Female pattern baldness is an often overlooked, yet prevalent condition affecting millions of women, causing hair thinning and hair loss.
We all lose some hair every day, but when women start noticing bald patches or thinning hair, it could be a sign of female pattern baldness. There are several factors that can contribute to this condition, including genetics, health issues, certain medications, and even hairstyles that pull on the hair too tightly.
Understanding female pattern baldness is crucial for promoting healthier hair and improving overall quality of life. In this article, we’ll explore the causes and risk factors of female pattern hair loss, as well as ways to treat and prevent it. So, let’s dive in and learn more about this common concern among women!
What is Female Pattern Baldness?
Female pattern baldness (FPB) is a type of androgenetic alopecia (AGA). It’s an inherited condition that affects women, causing them to experience thinning hair or complete baldness.
While it typically starts after menopause, some women may start to notice thinning hair as early as their 20s or 30s. In contrast to male pattern baldness, Female Pattern Hair Loss does not typically cause a receding hairline or bald spot on the crown of the head. Rather, it tends to be evenly distributed around the scalp.
Female pattern baldness is a progressive condition, meaning that the hair loss gradually worsens over time.
According to the American Academy of Dermatology, as many as 40% of women are affected by FPB in their lifetime.
Causes of Female Pattern Baldness
Genetics plays a pivotal role in determining whether you’ll experience female pattern baldness. The condition is linked to your genes, and it can be inherited from either your mother’s or father’s side of the family.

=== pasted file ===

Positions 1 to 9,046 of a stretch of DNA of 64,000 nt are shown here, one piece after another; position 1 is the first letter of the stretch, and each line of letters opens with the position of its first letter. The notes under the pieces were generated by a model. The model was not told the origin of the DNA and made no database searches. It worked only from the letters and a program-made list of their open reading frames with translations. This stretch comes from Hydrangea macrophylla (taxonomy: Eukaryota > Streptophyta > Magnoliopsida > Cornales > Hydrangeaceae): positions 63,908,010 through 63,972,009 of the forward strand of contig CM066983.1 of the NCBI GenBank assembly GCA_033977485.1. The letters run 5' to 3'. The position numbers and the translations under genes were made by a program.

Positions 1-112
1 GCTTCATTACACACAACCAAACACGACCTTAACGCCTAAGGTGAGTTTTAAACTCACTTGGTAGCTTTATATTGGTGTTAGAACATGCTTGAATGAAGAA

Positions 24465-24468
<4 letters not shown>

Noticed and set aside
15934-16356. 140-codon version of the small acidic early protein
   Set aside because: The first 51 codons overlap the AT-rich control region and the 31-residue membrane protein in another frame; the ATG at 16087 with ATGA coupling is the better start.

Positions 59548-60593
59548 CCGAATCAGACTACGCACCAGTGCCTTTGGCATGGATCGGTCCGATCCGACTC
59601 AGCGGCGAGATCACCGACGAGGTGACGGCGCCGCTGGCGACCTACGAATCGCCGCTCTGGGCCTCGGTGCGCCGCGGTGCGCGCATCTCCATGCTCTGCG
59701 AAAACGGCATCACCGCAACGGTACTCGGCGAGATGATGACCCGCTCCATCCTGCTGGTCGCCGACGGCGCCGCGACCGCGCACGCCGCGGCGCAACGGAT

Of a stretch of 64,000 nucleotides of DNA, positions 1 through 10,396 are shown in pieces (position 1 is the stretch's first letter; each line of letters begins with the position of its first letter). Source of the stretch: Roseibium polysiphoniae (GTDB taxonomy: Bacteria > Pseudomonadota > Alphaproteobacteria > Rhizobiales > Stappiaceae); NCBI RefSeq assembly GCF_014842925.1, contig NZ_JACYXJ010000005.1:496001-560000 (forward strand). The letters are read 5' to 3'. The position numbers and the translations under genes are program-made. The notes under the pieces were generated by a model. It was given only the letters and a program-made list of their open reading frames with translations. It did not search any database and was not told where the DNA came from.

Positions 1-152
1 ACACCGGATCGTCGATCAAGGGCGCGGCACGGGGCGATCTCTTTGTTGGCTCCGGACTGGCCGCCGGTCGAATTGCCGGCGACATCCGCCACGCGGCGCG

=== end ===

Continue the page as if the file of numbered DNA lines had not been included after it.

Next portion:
According to a study published in the journal Nature Genetics, researchers found a strong association between female pattern baldness and variations in a specific gene, called AR (Androgen Receptor).
Another common cause is hormonal changes, especially during menopause (For Detailed information about Postpartum Hair Loss in Women). A decrease in the female hormone estrogen, coupled with an increase in the male hormone testosterone, can precipitate hair thinning. It’s estimated that over 50% of women experience noticeable hair loss during the menopause transition.
Other causes of hair loss in women include:
- Certain medical conditions, like polycystic ovary syndrome (PCOS), can also lead to hair loss. Additionally, some medications can cause temporary hair thinning as a side effect.
- Stress and certain medicines, such as those for cancer, arthritis, depression, and high blood pressure, can cause temporary or permanent hair loss.
- Rapid weight loss or a high fever.
- Thyroid disorders, Nutritional deficiencies, particularly of protein and iron.
- Hairstyles that pull on the hair too tightly can lead to traction alopecia, or chronic hair loss due to repetitive stress on the strands. This is especially common among women with long braids and tight ponytails.
Who Is at Risk for Female Pattern Baldness?
Genetics are one of the biggest risk factors for female pattern baldness.